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Proposed Shoal Creek Reservoir creates debate
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More than a dozen people weighed in on the proposed Shoal Creek Reservoir and grand park idea at Thursday evenings Dawson County Board of Commissioners special called meeting.

The meeting was called to hold the second of two public hearings on a reservoir that is proposed for the 10,000-acre tract of the Dawson Forest Wildlife Management Area.

The City of Atlanta owns the tract - which is located in the southern portion of Dawson County - and it originally was purchased as a possible location for a second airport.

At the first hearing earlier this month, Etowah Water & Sewer Authority (EWSA) of Dawsonville and Republic Resources of New Jersey each presented their plans for the 10,000-acre tract. Both plans would feed a 2,000-acre reservoir off of Shoal Creek and the Etowah and Amicalola rivers, and maintain the remaining 8,000 acres for a grand park.

Speakers brought up numerous concerns about the impact the reservoir could have - including the downstream and endangered species impacts.

There are still issues to be addressed - downstream uses, endangered species - and fully vetted before any reservoir can be developed, said EWSA General Manager Brooke Anderson. These are valid concerns.

Glenn Page, general manager of the Cobb County-Marietta Water Authority, addressed concerns from downstream on behalf of the authority and the City of Canton.

Were not opposed to this project, however we want to make sure that the planning for any project should take into consideration the effect of the flow of the Etowah past other projects downstream, Page said. Preliminary analysts of the safe-yield projections of this project have indicated that it could impact and possibly severely impact the yield of our reservoir, which we have already completed.

The Cobb County-Marietta Water Authority and the City of Canton partnered to build the Hickory Log Creek Reservoir, also a pump-storage project, that feeds off the Etowah River as well.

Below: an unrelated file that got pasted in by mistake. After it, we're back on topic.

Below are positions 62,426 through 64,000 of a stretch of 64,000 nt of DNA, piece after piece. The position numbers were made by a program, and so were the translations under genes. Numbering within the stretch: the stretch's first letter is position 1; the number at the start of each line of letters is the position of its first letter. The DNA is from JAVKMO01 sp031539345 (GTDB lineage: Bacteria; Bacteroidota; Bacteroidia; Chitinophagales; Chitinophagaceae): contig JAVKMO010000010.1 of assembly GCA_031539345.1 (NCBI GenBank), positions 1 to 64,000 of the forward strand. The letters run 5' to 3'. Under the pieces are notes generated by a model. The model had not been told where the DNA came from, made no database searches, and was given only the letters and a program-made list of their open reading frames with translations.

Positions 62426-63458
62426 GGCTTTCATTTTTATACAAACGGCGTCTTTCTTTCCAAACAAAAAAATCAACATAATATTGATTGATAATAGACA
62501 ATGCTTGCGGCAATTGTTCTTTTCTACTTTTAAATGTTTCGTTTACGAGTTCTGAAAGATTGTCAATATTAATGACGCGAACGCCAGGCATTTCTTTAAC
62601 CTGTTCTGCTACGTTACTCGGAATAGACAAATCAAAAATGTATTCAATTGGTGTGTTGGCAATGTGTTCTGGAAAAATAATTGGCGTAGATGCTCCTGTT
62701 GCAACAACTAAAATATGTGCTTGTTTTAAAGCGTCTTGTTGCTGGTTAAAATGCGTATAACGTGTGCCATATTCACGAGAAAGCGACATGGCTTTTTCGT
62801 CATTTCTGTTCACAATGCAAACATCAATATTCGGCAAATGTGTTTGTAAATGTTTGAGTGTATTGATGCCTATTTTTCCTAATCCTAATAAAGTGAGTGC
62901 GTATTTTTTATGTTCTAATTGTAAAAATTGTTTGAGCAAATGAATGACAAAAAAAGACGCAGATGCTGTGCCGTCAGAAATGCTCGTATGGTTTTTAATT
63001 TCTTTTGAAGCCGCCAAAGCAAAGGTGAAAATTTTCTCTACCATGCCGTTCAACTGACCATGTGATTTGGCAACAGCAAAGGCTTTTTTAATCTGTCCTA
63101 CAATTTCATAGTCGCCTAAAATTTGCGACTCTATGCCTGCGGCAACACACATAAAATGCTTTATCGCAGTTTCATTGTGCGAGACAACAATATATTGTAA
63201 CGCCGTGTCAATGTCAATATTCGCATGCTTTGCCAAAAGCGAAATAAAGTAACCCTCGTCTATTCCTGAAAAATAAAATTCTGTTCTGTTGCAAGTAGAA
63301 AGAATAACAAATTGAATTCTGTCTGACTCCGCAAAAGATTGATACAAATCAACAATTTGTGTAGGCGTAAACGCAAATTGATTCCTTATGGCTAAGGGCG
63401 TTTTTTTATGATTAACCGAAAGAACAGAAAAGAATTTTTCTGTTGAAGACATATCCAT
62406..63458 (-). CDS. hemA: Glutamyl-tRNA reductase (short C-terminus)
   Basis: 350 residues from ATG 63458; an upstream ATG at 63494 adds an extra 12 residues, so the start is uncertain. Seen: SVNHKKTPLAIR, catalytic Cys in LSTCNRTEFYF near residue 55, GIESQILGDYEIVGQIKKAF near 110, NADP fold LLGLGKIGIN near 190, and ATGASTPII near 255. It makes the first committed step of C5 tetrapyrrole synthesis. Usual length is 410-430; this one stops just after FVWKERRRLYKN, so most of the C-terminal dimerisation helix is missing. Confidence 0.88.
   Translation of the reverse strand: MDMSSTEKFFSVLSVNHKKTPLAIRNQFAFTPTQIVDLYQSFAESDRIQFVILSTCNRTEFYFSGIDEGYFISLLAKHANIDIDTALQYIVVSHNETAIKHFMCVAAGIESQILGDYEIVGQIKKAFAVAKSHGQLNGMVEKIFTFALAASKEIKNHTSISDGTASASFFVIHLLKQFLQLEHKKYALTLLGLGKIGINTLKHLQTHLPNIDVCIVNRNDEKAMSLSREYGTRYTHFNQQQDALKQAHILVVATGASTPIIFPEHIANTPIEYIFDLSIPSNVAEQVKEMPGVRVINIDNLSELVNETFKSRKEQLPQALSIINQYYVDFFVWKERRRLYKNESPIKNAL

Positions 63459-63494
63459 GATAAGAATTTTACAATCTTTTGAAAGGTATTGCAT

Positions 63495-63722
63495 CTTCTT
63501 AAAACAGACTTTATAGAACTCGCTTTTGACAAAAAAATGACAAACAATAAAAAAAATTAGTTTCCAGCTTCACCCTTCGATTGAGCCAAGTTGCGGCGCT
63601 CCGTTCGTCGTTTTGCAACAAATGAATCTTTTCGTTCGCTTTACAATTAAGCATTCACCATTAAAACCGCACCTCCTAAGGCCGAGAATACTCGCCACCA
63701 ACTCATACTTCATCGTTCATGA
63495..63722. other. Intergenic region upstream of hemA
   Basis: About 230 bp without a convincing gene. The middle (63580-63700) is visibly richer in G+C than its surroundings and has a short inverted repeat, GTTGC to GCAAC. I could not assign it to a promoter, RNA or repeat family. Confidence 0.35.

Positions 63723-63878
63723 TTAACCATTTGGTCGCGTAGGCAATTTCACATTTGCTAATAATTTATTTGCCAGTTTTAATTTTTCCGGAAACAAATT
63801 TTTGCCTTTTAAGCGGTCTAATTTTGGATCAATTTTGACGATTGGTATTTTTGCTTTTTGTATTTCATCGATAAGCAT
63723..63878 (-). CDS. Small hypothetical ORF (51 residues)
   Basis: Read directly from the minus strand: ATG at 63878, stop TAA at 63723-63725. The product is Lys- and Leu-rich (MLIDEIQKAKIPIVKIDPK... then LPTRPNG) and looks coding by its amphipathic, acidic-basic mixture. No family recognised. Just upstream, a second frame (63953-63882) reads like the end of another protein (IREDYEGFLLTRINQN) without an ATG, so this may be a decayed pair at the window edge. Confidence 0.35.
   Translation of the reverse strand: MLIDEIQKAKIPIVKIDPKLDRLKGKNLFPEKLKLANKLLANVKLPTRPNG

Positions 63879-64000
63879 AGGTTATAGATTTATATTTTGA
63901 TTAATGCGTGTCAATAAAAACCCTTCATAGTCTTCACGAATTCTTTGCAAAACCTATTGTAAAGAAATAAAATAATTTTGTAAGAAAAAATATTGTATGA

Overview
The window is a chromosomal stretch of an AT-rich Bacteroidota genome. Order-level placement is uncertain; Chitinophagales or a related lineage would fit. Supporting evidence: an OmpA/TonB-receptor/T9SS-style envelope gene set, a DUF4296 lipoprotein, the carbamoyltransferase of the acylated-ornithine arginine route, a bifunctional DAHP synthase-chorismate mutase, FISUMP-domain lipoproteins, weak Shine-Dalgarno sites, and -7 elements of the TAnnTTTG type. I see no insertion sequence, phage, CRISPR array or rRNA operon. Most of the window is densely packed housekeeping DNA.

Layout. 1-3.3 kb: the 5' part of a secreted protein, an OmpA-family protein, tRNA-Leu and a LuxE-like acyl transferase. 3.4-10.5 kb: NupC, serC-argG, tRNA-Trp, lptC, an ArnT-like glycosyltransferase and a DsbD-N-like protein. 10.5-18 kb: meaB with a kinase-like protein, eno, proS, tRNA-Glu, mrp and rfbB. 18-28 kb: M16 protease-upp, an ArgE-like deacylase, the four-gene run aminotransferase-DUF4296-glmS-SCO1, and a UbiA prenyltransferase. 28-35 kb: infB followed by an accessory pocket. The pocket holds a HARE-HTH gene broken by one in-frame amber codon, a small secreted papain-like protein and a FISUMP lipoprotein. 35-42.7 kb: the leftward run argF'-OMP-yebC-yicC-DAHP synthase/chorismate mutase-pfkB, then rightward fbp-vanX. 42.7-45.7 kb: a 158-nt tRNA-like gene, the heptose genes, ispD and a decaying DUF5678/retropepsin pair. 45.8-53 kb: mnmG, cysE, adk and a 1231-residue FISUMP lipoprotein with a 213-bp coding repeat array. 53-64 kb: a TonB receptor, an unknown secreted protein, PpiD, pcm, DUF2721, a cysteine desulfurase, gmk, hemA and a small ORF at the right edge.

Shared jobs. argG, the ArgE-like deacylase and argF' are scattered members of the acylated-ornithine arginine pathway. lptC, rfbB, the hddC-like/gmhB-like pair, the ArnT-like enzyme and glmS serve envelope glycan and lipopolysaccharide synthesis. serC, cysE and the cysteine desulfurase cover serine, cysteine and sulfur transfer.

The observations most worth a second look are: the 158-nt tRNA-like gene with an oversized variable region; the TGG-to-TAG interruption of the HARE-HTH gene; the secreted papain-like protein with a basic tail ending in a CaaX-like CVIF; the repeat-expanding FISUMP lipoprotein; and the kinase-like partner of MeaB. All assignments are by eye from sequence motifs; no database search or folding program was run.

So, we make ourselves available to help and work with you on a technical basis, but I just ask that you take that into consideration as you move forward, Page added.

Conservation agencies also came to speak toward the preservation of the 10,000 acres and against the proposed reservoir.

We have over the years certainly supported the idea of permanently preserving Dawson Forest, said Will Wingate, vice president of advocacy and land conservation for the Georgia Conservancy. Were here today to offer an opportunity to partner with you. If you would like to create a Special Purpose Local Option Sales Tax or some idea in order to help you permanently preserve this area without a reservoir. It is simply too important of a tract to be intact, to not be preserved as it is.

I want to preserve as much as I can in greenspace for the use of the people of the state of Georgia and if the reservoir is the means to do that, then Im for the reservoir, said Dawson County District 1 Commissioner Gary Pichon following the meeting.

Pichon is an advocate of the grand park and requested to hold the public hearings to get input from citizens.

I wish the community as a whole would understand that we do not own that property, the state does not own that property in the Dawson tract and the county does not own that property, Pichon said. The City of Atlanta is free under the law of Georgia to sell that to whomever they wish right now and that land could be developed into anything.

Control over that property is at the heart of this issue and many share the fear of developing the tract.

I heard we mentioned several times in relation to this property, as if we own this property, what are we going to do with the property that we have here, we have this jewel, said Jim King, EWSA board chair. The fact of the matter is we dont have it, the City of Atlanta has it. And we dont have any control over it right now. And thats one thing that we, Etowah Water & Sewer Authority, are trying to accomplish here. We would like to have some control of this.

Development on the property could be further away than most imagine, according to Dawson County Chairman Mike Berg.

According to the mayor of Atlanta, last week, its going to be a while before anything transpires there, Berg said. He is committed to the governor that he is interested in helping the governor as they go through the water wars.

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